Returning for its twentieth year, the Bath Literature Festival is rolling back into town from February 27 to March 8. And for the second year running, the artistic director is the multi-talented Viv Groskop (who is not only a whizz at programming arts festivals, but is also a stand-up comedian, a broadcaster and a fab journalist). Here are some of our highlights from the packed programme, but I urge you to visit the website and check out the full programme for yourselves. Be warned, lots of events sell out early so don’t wait too long!
With a cast including What The Frock! favourite Rachel Parris, as well as comedy talents such as Cariad Lloyd and Andrew Hunter, the brilliant Austentatious is an improvised Jane Austen novel - and it is always hilarious. Every show is different and is inspired by the title of a lost Austen novel suggested by the audience. There’s a good reason why this show sold out in seconds (well, almost seconds!) last year when it came to the Bath Lit Fest. Book your ticket for this now while you still can.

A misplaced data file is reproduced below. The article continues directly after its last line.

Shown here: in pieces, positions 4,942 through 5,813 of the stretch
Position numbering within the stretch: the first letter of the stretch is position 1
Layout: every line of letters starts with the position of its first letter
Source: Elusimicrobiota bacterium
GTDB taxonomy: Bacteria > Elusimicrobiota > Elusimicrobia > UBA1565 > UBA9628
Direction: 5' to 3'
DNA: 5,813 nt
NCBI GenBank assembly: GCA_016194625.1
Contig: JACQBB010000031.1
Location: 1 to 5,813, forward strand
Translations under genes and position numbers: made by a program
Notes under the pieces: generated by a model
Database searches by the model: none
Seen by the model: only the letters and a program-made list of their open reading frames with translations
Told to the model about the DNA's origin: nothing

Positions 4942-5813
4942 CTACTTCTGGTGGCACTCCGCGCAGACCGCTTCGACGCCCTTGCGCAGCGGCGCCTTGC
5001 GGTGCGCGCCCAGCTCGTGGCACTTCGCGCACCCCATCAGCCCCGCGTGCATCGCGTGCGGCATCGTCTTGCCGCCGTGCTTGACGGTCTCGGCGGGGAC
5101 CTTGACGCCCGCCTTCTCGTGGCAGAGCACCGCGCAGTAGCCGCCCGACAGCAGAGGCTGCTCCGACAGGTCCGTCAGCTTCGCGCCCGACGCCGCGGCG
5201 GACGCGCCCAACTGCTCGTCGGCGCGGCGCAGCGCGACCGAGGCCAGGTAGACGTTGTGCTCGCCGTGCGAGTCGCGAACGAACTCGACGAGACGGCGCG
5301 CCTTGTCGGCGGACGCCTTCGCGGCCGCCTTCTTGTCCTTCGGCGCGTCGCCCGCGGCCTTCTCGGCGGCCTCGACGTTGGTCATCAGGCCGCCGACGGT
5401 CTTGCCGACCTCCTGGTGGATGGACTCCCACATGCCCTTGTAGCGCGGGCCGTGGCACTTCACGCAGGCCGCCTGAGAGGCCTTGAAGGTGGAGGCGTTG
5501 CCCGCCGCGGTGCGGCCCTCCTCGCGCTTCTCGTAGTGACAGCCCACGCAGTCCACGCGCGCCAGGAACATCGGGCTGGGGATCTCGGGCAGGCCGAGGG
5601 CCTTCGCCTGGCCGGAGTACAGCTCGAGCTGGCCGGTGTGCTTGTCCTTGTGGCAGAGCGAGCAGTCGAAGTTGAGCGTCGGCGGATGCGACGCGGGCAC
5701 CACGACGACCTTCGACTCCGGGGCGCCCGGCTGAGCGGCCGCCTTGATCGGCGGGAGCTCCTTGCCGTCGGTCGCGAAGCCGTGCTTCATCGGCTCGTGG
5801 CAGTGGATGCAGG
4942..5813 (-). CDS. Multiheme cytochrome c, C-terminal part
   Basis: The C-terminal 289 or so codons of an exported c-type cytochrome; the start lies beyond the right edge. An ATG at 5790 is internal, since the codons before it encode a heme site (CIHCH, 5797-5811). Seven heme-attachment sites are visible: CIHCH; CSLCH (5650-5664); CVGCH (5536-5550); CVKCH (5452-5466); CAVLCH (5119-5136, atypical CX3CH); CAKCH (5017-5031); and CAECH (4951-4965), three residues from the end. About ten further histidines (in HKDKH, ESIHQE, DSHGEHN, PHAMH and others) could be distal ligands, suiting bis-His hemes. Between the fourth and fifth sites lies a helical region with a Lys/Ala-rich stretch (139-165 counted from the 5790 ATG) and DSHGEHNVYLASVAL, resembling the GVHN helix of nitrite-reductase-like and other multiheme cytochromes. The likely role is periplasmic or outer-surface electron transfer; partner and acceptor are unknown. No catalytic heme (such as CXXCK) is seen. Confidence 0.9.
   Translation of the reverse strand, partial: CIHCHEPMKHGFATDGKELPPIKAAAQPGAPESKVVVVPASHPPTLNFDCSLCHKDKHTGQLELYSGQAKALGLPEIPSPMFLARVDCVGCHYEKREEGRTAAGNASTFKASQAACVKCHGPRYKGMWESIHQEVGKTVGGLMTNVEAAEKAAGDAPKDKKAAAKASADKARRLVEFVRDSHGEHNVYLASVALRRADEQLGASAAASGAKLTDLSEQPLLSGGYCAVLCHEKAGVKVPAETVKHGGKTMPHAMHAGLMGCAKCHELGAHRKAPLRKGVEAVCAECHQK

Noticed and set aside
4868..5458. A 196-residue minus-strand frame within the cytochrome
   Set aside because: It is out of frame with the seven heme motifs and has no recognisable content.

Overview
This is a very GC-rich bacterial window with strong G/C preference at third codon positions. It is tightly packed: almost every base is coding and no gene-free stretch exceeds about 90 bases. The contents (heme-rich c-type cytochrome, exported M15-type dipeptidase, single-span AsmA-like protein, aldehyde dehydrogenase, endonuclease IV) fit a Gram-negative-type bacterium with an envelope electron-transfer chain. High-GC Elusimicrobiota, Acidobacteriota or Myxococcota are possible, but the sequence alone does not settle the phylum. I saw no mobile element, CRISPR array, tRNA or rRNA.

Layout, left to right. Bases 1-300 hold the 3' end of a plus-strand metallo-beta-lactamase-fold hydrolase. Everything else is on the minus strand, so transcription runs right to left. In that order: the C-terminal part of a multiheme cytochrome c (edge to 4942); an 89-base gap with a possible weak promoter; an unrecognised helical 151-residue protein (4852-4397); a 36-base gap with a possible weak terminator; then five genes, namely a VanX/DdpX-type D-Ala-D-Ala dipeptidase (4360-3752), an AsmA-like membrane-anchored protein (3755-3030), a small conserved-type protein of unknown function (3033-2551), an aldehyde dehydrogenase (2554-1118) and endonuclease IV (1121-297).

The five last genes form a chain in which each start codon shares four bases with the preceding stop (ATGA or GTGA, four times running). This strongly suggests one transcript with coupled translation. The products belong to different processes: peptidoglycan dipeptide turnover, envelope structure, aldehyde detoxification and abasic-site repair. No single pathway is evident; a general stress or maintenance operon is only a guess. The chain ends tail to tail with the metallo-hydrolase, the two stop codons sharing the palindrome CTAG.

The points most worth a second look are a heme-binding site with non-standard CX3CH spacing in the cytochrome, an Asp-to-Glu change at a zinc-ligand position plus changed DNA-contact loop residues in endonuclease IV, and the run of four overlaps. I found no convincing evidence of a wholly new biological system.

Hosted by Viv Groskop (a favourite with What The Frock! audiences), the festival’s comedy night is headlined by the mighty Helen Lederer (Absolutely Fabulous, Bottom, The Young Ones) who first made her name during the infamous Alternative Comedy era of the early 1980s. Joining Viv and Helen will be Cariad Lloyd (Toast of London, Vodka Diaries, Austentatious) and Gerry Howell (whom The Guardian describes as being a young Eddie Izzard).
BBC Radio 4 presenter Anita Anand has struck gold with her newly published biography of the enigmatic Princess Sophia: an exiled Sikh princess who became an unlikely icon of the suffragette movement at the turn of the last century.
Aristocrat, literary celebrity, devoted wife, lesbian, recluse … Vita Sackville-West remains a controversial figure. Best-selling historical biographer Matthew Dennison follows up his sold-out lecture on Queen Victoria last year with his latest work: a dazzling insight into the closed world of an extraordinary woman.
Old shopfronts and ghost signs give an insight into a forgotten world, and Bath is one of the best places in the country to see them. Join Andrew Swift and Kirsten Elliott on a walk through the city’s streets and byways to discover the rich legacy of long-lost businesses.
Olivier Award-winner Celia Imrie has been described as “one of the greatest British actresses of recent decades.” The star of Acorn Antiques, Calendar Girls, Bridget Jones’ Diary and The Best Exotic Marigold Hotel discusses her debut novel, Not Quite Nice, about a woman forced into early retirement, who sells up and moves to Bellevue-sur-Mer, just outside Nice.